Kabalat Shabbat services begin Mizmor l'David (p. 131) not L'chu n'ran'na (p. 128). This applies to every Festival ending on Friday evening. Haftora: Shuva until yikashlu vam, then Mi Keil kamocha until mimei kedem.
Chumash: Ha'azinu, Shevi'i with Rashi.
Tehillim: 18-22. Also 94-96.
Tanya: But the souls (p. 501) ...limitation and finitude. (p. 503).
The Tzemach Tzedek had yechidus with the Alter Rebbe on Monday of Teitzei, 6 Elul 5564 (1804); the Rebbe told him: "On Shabbat Tavo 5528 (1768), my Rebbe (the Maggid of Mezritch) said a "Torah" beginning V'shavta ad Havayeh Elokecha1 He explained that the avoda of teshuva must attain a level at which Havayeh, transcendent Divinity beyond worlds, becomes Elokecha - Elokim being numerically equivalent to hateva (nature), and as we find, "in the beginning Elokim created the heavens and the earth etc."2 All the Holy Society (disciples of the Maggid) were profoundly stirred by this teaching. The tzadik R. Meshulam Zusya of Anipoli said that he could not attain the heights of such a teshuva; he would therefore break down teshuva to its components, for each letter of the word teshuva is the initial of a verse:
T: Tamim - "Be sincere with the Eternal your G-d."3
When my father told me this, he concluded: "The word teshuva comprises five (Hebrew) letters, each letter a path and a method in the avoda of teshuva." (He explained each method at length).8 Each moves from a potential state to actuality through the avoda of davening.9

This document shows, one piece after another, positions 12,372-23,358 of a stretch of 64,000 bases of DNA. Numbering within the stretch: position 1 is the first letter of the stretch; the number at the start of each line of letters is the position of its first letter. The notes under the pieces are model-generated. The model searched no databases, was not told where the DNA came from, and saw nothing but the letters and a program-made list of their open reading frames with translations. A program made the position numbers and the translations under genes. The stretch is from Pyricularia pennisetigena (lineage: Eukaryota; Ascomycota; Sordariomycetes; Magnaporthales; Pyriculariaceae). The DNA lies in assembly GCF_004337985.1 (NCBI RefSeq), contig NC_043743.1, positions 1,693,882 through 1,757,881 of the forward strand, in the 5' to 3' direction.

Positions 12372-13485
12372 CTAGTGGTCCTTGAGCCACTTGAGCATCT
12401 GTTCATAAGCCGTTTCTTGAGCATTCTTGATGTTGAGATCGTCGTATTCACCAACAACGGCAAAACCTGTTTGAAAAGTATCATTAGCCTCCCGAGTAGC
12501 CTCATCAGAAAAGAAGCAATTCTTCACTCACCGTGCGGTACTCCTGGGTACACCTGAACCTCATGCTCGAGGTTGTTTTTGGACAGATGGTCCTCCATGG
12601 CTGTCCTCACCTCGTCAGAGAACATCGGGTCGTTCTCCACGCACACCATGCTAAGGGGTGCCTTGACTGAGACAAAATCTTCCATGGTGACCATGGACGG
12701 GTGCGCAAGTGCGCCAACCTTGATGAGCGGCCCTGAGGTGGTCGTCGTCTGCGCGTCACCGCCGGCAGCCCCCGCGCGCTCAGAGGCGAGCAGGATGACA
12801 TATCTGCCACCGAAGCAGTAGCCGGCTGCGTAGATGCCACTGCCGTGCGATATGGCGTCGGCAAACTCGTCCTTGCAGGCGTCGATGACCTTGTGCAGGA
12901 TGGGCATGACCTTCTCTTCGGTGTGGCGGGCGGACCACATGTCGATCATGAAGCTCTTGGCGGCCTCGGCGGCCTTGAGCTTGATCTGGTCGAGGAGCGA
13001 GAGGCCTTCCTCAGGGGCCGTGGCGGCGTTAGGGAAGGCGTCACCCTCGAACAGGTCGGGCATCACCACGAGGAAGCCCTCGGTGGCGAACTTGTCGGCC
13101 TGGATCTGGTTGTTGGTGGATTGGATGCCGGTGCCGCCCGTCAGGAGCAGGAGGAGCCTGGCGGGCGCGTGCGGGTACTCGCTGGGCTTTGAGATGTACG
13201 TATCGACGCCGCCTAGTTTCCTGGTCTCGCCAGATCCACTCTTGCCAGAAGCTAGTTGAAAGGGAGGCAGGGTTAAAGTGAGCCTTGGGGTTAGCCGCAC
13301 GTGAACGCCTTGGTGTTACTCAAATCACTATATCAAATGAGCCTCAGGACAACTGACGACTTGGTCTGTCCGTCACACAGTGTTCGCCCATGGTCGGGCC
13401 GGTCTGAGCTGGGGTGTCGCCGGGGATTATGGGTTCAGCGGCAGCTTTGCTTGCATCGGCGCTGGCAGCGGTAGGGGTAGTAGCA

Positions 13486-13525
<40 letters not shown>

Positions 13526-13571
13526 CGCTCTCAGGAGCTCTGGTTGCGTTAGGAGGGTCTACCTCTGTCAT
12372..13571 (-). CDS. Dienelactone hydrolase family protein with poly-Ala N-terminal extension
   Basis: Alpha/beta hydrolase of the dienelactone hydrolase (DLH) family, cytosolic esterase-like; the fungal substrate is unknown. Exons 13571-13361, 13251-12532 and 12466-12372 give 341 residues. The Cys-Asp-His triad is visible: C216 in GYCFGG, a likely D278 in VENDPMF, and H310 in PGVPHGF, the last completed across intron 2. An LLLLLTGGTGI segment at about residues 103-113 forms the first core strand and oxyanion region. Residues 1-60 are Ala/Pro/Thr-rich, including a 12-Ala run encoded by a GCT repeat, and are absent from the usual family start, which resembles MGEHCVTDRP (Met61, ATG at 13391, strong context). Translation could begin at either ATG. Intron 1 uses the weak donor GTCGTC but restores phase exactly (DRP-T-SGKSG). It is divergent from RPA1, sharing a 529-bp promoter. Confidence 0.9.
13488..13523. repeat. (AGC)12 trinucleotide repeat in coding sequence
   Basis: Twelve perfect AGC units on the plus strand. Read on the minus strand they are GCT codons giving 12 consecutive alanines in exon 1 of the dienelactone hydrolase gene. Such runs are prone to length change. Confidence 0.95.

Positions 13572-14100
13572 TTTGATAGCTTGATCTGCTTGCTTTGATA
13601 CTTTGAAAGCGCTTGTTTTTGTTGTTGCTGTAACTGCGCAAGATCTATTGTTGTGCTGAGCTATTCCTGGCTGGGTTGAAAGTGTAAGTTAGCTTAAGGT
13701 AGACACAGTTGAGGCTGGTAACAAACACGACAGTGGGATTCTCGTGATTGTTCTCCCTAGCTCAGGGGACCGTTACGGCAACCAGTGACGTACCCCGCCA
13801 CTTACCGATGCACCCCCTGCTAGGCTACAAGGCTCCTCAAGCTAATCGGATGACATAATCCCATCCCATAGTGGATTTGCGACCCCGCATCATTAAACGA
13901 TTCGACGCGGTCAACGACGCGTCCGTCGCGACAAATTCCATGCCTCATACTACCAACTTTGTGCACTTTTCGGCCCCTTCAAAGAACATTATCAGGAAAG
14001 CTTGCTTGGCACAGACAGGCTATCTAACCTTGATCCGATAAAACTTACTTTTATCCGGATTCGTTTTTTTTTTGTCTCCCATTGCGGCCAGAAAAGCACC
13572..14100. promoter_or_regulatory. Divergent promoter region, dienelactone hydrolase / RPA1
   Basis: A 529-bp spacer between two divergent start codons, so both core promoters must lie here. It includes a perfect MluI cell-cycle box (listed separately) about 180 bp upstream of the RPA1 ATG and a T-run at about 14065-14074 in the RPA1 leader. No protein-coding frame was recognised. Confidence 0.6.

Devarim 4:30 and 30:2 "You shall return to G-d your G-d." V'shavta, "you shall return," is an expression of teshuva ("return" or "repentance"). Two different names of G-d are used in the Hebrew verse; "you shall return to Havayeh (who is) Elokecha - your G-d." "Havayeh" is the Chassidic colloquialism used to indicate that the Name actually appearing in the Hebrew verse is the Tetragrammaton, the ineffable, unpronounced Name-of-Four-Letters. "Elokecha" is a form of "Elokim." Havayeh is indicative of G-d's transcendence; Elokim of His immanence - "descending" (as-it-were) to create and vivify the world with His life-force. Teshuva, says the Maggid, must be to the point that the transcendent Havayeh becomes immanent and palpable.
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